California Minimum Wage Increases 2022

Minimum Wage Definition Image

Employment Law Attorneys – Fighting for Fairness and Justice in the Workplace

As of Jan. 1, 2022, for employers of 26 or more employees, the California state minimum wage is $15 per hour; for employers of 25 or fewer employees, minimum wage is $14 per hour. This means that as of Jan. 1, 2022, exempt employees in California must be paid a minimum of $62,400 annually for employers of 26 or more employees; and $58,240 annually for employers of 25 or fewer employees.

“Living wage ordinances” in various locales within the state have been enacted, so local standards should be confirmed to ensure compliance with all governing wage requirements.

Additionally, “Learners” – those working in occupations in which they have no previous similar or related experience – may be paid at 85 percent of minimum wage during the first 160 hours of employment. Employers will have the burden to establish the “Learner” status of the employee.

Covered exempt computer professional employees must be paid a minimum of $50 per hour, or $104,149.81 in annual salary.

May an employee agree to work for less than the minimum wage?

No. The minimum wage is an obligation of the employer and cannot be waived by any agreement, including collective bargaining agreements. Any remedial legislation written for the protection of employees may not be violated by agreement between the employer and employee. Civil Code Sections 1668 and 3513.

Is the minimum wage the same for both adult and minor employees?

Yes. There is no distinction made between adults and minors when it comes to payment of the minimum wage.

I work in a restaurant as a waitperson. Can my employer use my tips as a credit toward its obligation to pay me the minimum wage?

No. An employer may not use an employee’s tips as a credit toward its obligation to pay the minimum wage.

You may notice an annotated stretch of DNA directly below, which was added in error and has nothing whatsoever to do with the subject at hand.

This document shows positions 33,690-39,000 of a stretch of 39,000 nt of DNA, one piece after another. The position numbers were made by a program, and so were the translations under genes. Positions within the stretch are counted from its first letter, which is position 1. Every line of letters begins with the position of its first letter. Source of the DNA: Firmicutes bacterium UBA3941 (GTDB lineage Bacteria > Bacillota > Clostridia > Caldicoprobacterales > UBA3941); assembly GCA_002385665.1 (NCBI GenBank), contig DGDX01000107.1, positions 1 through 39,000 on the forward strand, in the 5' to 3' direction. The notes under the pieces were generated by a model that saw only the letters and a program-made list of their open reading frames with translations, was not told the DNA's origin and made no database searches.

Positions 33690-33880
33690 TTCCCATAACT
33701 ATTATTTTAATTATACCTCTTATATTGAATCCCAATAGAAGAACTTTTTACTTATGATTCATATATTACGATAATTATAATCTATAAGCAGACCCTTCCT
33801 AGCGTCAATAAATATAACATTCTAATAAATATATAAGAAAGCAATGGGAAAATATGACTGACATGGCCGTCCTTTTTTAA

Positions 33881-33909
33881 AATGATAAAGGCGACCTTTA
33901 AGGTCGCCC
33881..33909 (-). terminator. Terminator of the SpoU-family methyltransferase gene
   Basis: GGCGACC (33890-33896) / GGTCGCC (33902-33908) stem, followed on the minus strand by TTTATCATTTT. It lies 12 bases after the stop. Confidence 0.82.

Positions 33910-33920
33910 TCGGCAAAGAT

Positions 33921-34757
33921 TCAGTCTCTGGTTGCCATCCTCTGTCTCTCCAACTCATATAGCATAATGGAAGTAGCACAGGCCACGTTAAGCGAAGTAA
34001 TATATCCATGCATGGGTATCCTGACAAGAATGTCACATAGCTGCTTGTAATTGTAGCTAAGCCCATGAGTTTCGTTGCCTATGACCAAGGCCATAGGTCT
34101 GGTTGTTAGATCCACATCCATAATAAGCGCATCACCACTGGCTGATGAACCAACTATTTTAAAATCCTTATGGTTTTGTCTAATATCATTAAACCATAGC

What can I do if my employer doesn’t pay me at least the minimum wage?

You can either file a wage claim with the Division of Labor Standards Enforcement (the Labor Commissioner’s Office) or file a lawsuit in court against your employer to recover the lost wages. Additionally, if you no longer work for this employer, you can make a claim for the waiting time penalty pursuant to Labor Code Section 203.

What can I do if my employer retaliates against me because I questioned him about not being paid the minimum wage?

If your employer discriminates or retaliates against you in any manner whatsoever, for example, he discharges you because you asked him why you weren’t being paid the minimum wage, or because you file a claim or threaten to file a claim with the Labor Commissioner, you can file a discrimination/retaliation complaint with the Labor Commissioner’s Office. Alternatively, you can file a lawsuit in court against your employer.

Labor Lawyers in California

We have experienced Employment Lawyers who work diligently to fight for your rights. Our Lawyers have been in your shoes as employees during their lives. Their ability to relate to and understand what you are going through fuels their passion to aggressively litigate your case and get you results.

If you believe your rights as an employee in California have been violated, call us at (858) 365-9722 or contact us online for a free consultation and comprehensive case evaluation.